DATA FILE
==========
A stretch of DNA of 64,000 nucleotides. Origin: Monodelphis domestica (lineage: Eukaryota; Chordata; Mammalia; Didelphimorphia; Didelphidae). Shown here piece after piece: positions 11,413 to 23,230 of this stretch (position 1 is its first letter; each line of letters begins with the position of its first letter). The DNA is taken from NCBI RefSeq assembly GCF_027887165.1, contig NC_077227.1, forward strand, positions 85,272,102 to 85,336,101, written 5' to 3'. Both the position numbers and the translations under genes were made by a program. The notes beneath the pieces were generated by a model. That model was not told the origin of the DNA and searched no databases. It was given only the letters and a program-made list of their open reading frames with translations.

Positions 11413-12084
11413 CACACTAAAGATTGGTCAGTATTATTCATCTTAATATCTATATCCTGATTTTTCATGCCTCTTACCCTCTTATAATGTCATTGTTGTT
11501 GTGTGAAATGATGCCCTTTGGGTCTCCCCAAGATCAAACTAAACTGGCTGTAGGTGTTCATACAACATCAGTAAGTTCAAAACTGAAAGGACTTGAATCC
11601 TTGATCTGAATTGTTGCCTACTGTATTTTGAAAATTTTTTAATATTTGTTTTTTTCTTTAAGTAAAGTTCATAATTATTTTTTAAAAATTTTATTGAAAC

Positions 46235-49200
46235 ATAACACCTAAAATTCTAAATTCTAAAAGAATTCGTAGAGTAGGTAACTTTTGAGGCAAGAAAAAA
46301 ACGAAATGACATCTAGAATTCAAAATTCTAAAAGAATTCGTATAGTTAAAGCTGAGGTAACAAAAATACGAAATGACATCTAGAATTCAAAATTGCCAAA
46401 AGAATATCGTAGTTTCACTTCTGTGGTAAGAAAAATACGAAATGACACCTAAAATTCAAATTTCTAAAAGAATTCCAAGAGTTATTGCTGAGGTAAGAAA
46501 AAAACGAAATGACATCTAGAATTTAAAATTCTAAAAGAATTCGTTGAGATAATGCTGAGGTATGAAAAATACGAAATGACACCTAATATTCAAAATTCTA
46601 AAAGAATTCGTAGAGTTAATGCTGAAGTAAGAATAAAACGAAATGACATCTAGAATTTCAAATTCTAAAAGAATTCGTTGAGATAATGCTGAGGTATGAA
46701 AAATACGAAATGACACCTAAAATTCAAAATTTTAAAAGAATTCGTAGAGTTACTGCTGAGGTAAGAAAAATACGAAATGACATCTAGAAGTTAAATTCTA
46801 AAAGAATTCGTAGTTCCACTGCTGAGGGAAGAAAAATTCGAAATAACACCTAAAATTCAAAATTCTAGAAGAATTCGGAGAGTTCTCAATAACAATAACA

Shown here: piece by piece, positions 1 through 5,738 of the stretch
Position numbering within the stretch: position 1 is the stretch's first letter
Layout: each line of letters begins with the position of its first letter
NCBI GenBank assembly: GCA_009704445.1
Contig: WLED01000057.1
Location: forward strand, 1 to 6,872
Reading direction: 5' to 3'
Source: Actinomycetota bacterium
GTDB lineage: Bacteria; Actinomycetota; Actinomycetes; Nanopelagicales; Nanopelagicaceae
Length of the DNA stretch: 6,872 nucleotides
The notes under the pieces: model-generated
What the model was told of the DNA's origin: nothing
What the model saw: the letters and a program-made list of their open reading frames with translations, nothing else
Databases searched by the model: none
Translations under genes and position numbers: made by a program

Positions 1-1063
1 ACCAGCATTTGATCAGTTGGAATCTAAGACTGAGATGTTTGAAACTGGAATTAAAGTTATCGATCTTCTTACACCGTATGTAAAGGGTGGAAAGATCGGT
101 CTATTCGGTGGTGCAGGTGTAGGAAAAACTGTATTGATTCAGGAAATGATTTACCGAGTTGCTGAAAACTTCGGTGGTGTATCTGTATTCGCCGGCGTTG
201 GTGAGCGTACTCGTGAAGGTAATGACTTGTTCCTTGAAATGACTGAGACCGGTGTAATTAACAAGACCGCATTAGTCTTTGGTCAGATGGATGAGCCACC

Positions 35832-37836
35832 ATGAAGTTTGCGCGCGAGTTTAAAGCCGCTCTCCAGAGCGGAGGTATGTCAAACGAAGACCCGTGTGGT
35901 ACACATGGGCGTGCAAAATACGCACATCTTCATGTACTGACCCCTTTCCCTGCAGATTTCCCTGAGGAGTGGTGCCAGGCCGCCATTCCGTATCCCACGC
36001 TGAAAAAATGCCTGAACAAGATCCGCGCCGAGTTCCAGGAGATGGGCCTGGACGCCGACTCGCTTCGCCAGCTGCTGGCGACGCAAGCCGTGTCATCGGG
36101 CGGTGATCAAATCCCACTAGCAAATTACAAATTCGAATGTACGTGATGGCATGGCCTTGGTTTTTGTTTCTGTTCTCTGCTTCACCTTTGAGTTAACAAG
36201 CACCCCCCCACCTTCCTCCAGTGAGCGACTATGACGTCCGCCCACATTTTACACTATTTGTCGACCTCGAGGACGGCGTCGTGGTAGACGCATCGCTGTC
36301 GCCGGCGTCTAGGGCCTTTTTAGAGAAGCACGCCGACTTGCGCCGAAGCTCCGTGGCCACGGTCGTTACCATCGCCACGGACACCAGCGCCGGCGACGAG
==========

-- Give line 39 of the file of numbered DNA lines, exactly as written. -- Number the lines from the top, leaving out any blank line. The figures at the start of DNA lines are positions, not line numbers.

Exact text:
36301 GCCGGCGTCTAGGGCCTTTTTAGAGAAGCACGCCGACTTGCGCCGAAGCTCCGTGGCCACGGTCGTTACCATCGCCACGGACACCAGCGCCGGCGACGAG